“Why doesn't anybody quote his paper between 1967 and 1970? The reason is nobody could do that calculation,” said Helen Quinn, a professor emerita at SLAC. Weinberg knew that his model was “probably renormalizable,” but it wasn’t until a 1970 paper by Gerard t’Hooft that the dam burst and citations flooded in. When Quinn and her coauthors did the first one-loop calculation for Weinberg’s theory, “he was so happy he invited us to sherry at his house,” she said.
As a theorist, Weinberg was not particularly focused on model building. “It is ironic that his Nobel Prize was for a specific model, because he was really interested in the general picture and not in the specific models, no matter how beautiful,” Howard Georgi, a Harvard physicist, wrote in an email to APS News.
“He told me why once: Models are almost always wrong. But if you have general arguments that follow from general principles, that has a chance of being correct in the long run,” said John Preskill, a physicist at Caltech and one of Weinberg’s students.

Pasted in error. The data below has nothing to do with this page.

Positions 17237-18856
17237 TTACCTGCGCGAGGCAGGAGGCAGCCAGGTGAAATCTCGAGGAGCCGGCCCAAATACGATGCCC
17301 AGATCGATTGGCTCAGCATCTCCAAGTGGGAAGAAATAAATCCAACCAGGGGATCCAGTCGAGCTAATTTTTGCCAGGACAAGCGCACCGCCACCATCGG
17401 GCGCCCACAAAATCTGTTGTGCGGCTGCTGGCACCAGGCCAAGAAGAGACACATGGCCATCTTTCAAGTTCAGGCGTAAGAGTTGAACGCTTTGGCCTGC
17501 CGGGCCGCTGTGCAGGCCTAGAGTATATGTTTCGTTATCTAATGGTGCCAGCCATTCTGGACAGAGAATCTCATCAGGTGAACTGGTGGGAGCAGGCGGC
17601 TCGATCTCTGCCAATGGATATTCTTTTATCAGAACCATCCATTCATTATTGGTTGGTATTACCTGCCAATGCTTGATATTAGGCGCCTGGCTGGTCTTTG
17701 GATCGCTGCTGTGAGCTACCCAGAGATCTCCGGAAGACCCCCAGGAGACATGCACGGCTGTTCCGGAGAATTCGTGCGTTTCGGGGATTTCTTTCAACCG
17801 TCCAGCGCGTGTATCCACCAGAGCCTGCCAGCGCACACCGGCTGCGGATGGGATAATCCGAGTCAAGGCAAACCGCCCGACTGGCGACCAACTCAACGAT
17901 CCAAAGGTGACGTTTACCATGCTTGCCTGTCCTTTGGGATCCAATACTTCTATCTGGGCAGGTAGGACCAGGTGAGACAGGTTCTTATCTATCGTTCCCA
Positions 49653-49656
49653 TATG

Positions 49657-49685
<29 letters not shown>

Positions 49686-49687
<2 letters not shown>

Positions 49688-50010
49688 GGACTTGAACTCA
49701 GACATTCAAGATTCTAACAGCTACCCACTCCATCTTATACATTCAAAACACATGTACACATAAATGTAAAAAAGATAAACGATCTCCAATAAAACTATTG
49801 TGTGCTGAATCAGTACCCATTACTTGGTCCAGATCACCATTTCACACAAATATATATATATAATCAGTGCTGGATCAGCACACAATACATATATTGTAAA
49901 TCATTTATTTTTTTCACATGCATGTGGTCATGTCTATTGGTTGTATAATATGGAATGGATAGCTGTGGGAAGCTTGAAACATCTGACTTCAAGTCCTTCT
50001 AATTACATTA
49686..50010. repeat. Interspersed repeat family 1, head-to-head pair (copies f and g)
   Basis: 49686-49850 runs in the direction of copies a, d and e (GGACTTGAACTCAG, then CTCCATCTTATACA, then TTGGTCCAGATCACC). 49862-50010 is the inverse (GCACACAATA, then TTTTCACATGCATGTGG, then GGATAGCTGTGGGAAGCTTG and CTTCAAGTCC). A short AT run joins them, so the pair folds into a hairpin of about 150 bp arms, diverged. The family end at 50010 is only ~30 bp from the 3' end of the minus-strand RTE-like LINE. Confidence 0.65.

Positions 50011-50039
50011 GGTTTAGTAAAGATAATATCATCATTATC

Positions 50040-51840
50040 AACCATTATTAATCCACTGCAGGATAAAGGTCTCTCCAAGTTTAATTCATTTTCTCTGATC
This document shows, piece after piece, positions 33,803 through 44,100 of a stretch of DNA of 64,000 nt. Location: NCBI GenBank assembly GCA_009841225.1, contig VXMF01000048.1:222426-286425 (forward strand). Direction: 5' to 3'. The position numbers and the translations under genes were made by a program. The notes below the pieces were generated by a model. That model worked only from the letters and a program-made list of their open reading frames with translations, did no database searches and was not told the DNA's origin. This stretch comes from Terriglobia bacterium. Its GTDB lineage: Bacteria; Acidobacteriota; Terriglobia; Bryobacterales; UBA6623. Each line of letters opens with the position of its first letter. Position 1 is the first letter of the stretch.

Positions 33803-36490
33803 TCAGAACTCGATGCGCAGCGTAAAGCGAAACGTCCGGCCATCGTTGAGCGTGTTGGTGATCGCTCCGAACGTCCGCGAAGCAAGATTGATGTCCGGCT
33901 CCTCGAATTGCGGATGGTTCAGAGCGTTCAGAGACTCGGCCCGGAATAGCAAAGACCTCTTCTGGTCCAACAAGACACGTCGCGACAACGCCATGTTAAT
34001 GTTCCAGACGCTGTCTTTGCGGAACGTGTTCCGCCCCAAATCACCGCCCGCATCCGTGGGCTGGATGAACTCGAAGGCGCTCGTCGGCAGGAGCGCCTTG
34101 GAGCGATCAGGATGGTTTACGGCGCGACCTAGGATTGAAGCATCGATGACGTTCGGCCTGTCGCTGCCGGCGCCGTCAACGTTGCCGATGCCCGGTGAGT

Quinn recalls an argument between Julian Schwinger and Weinberg during a student’s thesis defense. “Julian's position was effectively that that theory is best which is flexible enough to accommodate all new data and be adapted to it,” she said. “Steve's position was that that theory is best which is very well defined, and thus can be tested and ruled out.”
Some of Weinberg’s colleagues argue that his real seminal contribution to particle physics was not electroweak unification but articulating how to think about effective quantum field theories (EQFTs). Though EQFTs had been in use for decades, Weinberg’s insight was that physics lurking at much higher energies would appear in terms suppressed by heavy masses. This perspective shaped the hunt for unknown particles and “underlies almost everything we do from LHC physics to string theory to dark matter,” Georgi wrote.
Beyond particle physics, Weinberg also made contributions to astrophysics and cosmology, in particular by reintroducing the cosmological constant as a problem—prior to the discovery of dark energy—and working on matter-antimatter asymmetry in the early universe. He expounded on his view that the very small and very large were connected in The First Three Minutes, a popular science text, which both introduced the public to cosmic microwave background radiation for the first time and inspired a generation of practicing physicists to hone their cosmological queries.